Dry Ice Burn: What Happens When You Touch Dry Ice?

By: Marshall Brain & Austin Henderson  | 
Pellets of dry ice used by wine growers for maceration and conservation.
While dry ice looks cold, it's extremely dangerous to the touch and can cause severe burns. Instants / Getty Images

The winter season has its own share of snowball fights and icy sidewalks, but there's a different kind of cold that has intrigued science nerds and Halloween enthusiasts alike: dry ice. Have you ever wondered about the chilling aftermath of touching this nippy solid? Here are the frosty facts behind the dry ice burn and what it means for your skin.


What Is Dry Ice?

Dry ice is the solid form of carbon dioxide. Unlike the regular ice cubes chilling your lemonade, this ice has a party trick up its sleeve: sublimation. This means it doesn't melt into a puddle; instead, it transforms directly into carbon dioxide gas.

Dry Ice Temperature

Now, as much as we love its magical features, a block of dry ice boasts an extremely cold surface temperature of minus 109.3 degrees Fahrenheit (minus 78.5 degrees Celsius). That's a lot colder than your freezer's ice cream stash.


What Happens During Direct Contact?

The sensation of touching dry ice is similar to grabbing a hot pot's handle without an oven mitt. A brief touch might just leave you with some red skin, but prolonged contact? That's where the ice burn occurs.

These aren't your typical burns from heat but rather from extreme cold. The dry ice freezes your skin cells, causing an injury similar to a heat burn.


The Science Behind Ice Burns

When you touch dry ice, the freezing temperatures constrict your blood vessels, reducing blood flow to the affected area. This lack of blood can cause severe tissue damage, leading to a condition we commonly refer to as frostbite.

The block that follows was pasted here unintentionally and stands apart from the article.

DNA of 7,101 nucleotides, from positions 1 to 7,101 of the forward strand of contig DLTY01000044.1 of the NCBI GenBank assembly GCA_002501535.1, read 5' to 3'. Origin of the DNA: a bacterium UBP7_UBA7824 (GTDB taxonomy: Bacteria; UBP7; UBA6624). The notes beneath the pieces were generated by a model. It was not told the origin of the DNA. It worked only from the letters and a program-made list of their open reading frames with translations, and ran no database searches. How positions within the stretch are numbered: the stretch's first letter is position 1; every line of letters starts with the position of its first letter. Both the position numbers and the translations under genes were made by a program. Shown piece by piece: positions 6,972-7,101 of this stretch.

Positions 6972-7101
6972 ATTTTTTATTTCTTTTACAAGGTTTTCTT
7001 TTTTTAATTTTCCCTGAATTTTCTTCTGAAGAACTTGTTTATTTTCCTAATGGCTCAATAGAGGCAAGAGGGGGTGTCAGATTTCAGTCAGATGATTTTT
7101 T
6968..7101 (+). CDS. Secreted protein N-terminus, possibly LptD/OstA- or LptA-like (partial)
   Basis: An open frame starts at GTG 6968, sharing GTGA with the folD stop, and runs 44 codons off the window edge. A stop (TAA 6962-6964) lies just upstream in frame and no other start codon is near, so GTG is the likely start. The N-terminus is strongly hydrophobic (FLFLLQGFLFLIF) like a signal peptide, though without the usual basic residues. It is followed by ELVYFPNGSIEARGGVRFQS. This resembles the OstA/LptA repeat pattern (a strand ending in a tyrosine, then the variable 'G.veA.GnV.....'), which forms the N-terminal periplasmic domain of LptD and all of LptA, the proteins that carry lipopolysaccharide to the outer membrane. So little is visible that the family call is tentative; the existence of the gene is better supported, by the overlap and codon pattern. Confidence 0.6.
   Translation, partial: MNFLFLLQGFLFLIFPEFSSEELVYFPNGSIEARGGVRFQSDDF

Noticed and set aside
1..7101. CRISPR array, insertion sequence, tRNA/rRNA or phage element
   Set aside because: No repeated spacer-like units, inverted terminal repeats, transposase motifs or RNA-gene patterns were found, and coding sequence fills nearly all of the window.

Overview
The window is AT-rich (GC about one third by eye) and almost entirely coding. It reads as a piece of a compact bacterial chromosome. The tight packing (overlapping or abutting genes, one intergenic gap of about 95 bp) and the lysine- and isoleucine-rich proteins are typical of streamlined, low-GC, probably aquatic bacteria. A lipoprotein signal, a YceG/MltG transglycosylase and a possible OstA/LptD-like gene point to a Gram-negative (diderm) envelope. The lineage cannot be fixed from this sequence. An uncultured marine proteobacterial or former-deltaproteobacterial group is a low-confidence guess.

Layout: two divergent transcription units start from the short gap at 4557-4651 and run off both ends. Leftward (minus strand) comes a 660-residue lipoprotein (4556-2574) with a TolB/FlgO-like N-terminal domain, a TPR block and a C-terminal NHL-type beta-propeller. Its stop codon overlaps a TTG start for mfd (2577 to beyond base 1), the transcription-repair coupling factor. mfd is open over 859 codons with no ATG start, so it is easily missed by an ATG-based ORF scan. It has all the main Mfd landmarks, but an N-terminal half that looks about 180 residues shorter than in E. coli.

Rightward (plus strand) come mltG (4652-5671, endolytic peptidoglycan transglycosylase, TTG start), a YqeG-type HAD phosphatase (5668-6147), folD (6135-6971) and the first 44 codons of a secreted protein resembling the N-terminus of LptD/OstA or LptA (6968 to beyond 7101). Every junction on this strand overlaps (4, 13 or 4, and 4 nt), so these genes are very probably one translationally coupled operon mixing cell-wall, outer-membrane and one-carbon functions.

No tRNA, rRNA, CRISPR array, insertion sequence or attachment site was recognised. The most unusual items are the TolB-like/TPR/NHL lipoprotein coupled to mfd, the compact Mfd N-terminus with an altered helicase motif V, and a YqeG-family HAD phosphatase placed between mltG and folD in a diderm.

Symptoms of an ice burn include waxy skin, discomfort and a change in skin color.


Safety First: Handling Dry Ice

When dealing with this frosty substance, always handle dry ice with care to prevent ice burns. Wear heavy gloves and avoid direct contact with bare skin.

Remember, it's better to be safe than sorry when dancing with this chilly partner!


First Aid for Ice Burns

It's crucial to treat the burned area promptly.

Start by soaking the afflicted area in warm water for about 10 minutes. Avoid hot water, as this can cause further damage to already damaged tissues.


Apply aloe vera for some cooling relief and keep the area clean to prevent infection. If you see blisters or experience severe pain, it's time to seek medical attention.

This article was updated in conjunction with AI technology, then fact-checked and edited by a HowStuffWorks editor.


Dry Ice FAQ

Is dry ice dangerous?
When carbon dioxide takes on a solid form, it becomes dry ice. Though dry ice has a temperature of minus 109 F, it's not inherently dangerous when stored and handled correctly.
Can dry ice catch fire?
Dry ice is not flammable and won't ignite your Halloween cauldron. However, because it turns into carbon dioxide gas, sealed containers can rupture from the pressure. So, no tight-lidded potions with this ingredient!
What happens if you touch dry ice with your bare hands?
Poking dry ice with your finger will feel extremely cold. Holding dry ice in your bare hands is not recommended and will likely result in severe frostbite.
What should you do if you burn yourself with dry ice?
You will need to treat dry ice burns like a regular burn. You should see a doctor immediately if blisters form on the skin. The burned area will need to be kept clean until it fully heals to prevent infection.
What's the risk of dry ice with younger children?
Ensure that younger children understand the risks and keep dry ice out of their playful reach. After all, no one wants an unexpected frosty surprise.